Studebaker Gran Turismo Hawk
1962 to 1964
The Studebaker Gran Turismo Hawk (or GT Hawk ) was a sporty coupe that manufactured the Studebaker-Packard Corporation from 1962 to 1964. It was the last development of the Hawk series , which began in 1956 with the Golden Hawk .
The styling of the GT Hawk was a pretty radical facelift that designer Brooks Stevens attributed to the old hawk form; Stevens wanted a European-style car with clean lines, and he named it Hawk Monaco (the prototype even had Monegasque license plates!). The bonnet of the earlier models was preserved, but got a more pronounced radiator .Despite the European influence, the Gran Turismo Hawk also showed American influences: The roofline with its wide C-pillars closely resembled that of the Ford Thunderbird . A chrome trim along the entire length of the vehicle highlighted the upper part of the body in the same way as the contemporary Lincoln Continental . In particular, the taillights were modeled after the Lincoln, and the trunk lid was given a chrome trim (to conceal the notches on the hood, which was taken from the years 1956-1961), which also resembled that of the Lincoln.
Stevens extensive but cost-effective body modifications finally freed the car from the tail fins of the 1950s and the side trim of earlier years. The rear window was almost flat and set back, which reduced its acquisition costs, which were usually very high. Overall, the exterior retained its soft, aerodynamic style of the former Studebaker, but brought it to a contemporary level.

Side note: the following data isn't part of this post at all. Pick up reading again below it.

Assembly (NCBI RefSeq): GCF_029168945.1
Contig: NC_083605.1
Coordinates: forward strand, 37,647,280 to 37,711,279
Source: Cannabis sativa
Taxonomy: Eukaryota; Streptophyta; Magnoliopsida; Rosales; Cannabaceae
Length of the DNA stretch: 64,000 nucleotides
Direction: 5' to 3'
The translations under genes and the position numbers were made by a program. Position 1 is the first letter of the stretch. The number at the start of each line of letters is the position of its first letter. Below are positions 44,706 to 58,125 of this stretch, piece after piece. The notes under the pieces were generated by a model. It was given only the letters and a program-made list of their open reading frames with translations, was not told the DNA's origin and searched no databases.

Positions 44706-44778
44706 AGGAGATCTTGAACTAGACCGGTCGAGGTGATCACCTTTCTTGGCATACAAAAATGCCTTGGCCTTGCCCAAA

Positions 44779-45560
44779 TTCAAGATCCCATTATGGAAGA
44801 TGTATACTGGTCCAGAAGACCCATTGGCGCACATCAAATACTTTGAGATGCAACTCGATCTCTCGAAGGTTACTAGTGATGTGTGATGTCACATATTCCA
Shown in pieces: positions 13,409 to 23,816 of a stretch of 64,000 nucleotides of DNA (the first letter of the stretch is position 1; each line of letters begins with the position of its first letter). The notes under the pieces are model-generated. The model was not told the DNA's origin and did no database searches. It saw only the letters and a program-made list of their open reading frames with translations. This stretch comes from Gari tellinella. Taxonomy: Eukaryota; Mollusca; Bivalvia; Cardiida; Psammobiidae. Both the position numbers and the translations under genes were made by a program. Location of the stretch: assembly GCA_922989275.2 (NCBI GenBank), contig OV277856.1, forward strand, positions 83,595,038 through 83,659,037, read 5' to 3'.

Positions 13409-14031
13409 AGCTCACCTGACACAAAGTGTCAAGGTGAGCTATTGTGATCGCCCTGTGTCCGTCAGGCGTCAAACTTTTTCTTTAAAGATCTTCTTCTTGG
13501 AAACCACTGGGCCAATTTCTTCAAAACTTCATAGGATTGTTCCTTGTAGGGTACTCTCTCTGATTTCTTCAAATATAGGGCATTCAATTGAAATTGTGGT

Stevens also redesigned the interior, incorporating a modern dashboard with a row of large, easy-to-read instruments in the driver's field of vision. The upper edge of the dashboard was padded, which protected the occupants from injury in an accident. This dashboard was still a trendsetter by Studebaker; especially later Chryslermodels had dashboards that resembled the Hawk.The GT Hawk had bucket seats and a center console in the front, as in a GT, and all seats were either with a combination of fabric and polyvinyl chloride or even with vinyl only.Unfortunately, the particularly ordered vinyl 1962 turned out to be too low quality and fell rapidly. The problem was solved by fitting the US Royal Naugahyde Vinyl in 1963, but the paired-up vinyl in the 1962 models did not exactly boost the reputation of the cars, which already sold worse than last year.
Due to the precarious financial situation of Studebaker, the lower parts of the car remained as in the previous models. For this reason, there was no difference between the suspension of a GT Hawk from 1962 and a 1953 Starliner / Starlight .Under the bonnet, a Hawk buyer could opt for the 4.7-liter V8 engine in 1962 between the dual carburettor version with 210 bhp (155 kW) and the four-carburettor version with 225 bhp (167 kW) with a manual three-speed gearbox, a three-speed gearbox equipped with overdrive or a Flight-O-Matic (automatic transmission).